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Women 'facing pension misery'
May 16, 2003
- The report, by charity Age Concern and equal rights organisation the
Fawcett Society, found that, on average, women receive far lower pensions
study concluded that the pay gap which already exists between men and
women during their working lives becomes a vast pension gulf in later
the report's authors blamed a large part of female pensioner poverty on
the way the state pension system works.
study found that some women have to live on a reduced income on retirement
because they took time off work to bring up children and therefore did not
make sufficient National Insurance contributions to qualify for the full
some cases, women opted for the reduced-rate 'married woman's stamp'
National Insurance contributions in the 1960s and 1970s.
return for lower contributions, they waived their right to the basic state
pension until their husband reached 65, when they would receive 60% of his
report concluded that the state pension system was "outdated"
and "littered with obstacles for women trying to build up a pension
in their own right".
is more, many women have traditionally worked in jobs which do not come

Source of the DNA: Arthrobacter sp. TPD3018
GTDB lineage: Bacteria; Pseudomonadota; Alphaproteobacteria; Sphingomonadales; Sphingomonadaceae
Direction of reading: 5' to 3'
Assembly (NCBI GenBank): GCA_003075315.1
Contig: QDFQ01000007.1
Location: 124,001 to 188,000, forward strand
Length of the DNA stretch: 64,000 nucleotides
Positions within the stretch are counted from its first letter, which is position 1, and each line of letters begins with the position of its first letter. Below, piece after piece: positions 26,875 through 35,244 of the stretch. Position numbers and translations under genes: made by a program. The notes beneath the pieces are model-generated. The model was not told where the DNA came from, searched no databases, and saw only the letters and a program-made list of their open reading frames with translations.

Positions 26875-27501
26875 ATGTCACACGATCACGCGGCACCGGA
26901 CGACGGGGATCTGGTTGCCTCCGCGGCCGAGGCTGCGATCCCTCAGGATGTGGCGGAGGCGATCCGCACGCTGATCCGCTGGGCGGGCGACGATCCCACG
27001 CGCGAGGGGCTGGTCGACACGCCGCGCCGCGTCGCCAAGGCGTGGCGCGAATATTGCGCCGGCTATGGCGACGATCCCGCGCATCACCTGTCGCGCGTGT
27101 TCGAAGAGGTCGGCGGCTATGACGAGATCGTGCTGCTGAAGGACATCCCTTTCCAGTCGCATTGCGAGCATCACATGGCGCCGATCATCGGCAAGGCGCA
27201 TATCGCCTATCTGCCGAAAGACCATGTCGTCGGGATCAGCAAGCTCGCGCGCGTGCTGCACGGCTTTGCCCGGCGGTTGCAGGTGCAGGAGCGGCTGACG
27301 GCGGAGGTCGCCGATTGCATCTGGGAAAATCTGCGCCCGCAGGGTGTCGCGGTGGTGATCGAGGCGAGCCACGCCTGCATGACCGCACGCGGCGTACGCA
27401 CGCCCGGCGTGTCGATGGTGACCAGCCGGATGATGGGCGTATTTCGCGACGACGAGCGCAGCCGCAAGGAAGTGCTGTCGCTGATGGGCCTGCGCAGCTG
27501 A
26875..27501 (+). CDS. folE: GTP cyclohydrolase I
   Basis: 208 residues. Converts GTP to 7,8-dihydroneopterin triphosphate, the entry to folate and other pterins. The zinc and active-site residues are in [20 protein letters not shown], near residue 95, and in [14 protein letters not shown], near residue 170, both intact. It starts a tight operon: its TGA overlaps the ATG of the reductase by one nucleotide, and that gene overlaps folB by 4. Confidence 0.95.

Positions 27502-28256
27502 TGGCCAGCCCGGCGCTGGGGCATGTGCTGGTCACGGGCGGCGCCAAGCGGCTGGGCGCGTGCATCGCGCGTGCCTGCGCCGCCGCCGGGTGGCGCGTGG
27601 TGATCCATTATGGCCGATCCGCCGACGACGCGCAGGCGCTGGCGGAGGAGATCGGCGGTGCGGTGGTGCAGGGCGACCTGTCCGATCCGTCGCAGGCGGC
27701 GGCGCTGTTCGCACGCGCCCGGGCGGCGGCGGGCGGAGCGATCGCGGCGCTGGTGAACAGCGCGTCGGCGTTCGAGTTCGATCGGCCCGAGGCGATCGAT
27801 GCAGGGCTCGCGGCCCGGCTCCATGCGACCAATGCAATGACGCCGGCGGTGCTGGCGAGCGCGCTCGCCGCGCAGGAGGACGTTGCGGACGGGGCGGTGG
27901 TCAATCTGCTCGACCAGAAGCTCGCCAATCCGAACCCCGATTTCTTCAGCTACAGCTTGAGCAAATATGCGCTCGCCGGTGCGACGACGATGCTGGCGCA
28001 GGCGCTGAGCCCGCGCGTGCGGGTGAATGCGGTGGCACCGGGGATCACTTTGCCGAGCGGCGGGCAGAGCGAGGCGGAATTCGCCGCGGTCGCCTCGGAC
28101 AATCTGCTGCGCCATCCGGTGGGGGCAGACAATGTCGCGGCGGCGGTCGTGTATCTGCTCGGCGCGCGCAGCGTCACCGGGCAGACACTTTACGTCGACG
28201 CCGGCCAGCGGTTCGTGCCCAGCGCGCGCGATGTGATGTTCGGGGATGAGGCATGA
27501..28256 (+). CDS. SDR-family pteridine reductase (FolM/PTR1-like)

with high value occupational pensions.
report found that women got just 32p for every £1 of income received by
men in a pensioner couple.
order to address the gender wealth imbalance in retirement the report's
authors proposed a number of measures.
The introduction of
a better and more flexible system of state pension credits for those who
care for children or older people.
A guarantee that
every woman - whether in employment, caring or unable to work for reasons
such as a disability - receives a decent state pension that covers basic
costs and is free of a means-test.
education and information to try and close the advice gap.
for women to build-up higher value company and personal pensions
the government announced in its pension green paper plans to offer
incentives to workers who choose to work on beyond the age of 65.
radical reform of the state pension was not touched upon.
current state pension system is not working for women as it is based on
the old assumption of men as the breadwinners and women as stay-at-home
carers," said Katherine Rake, director of the Fawcett Society.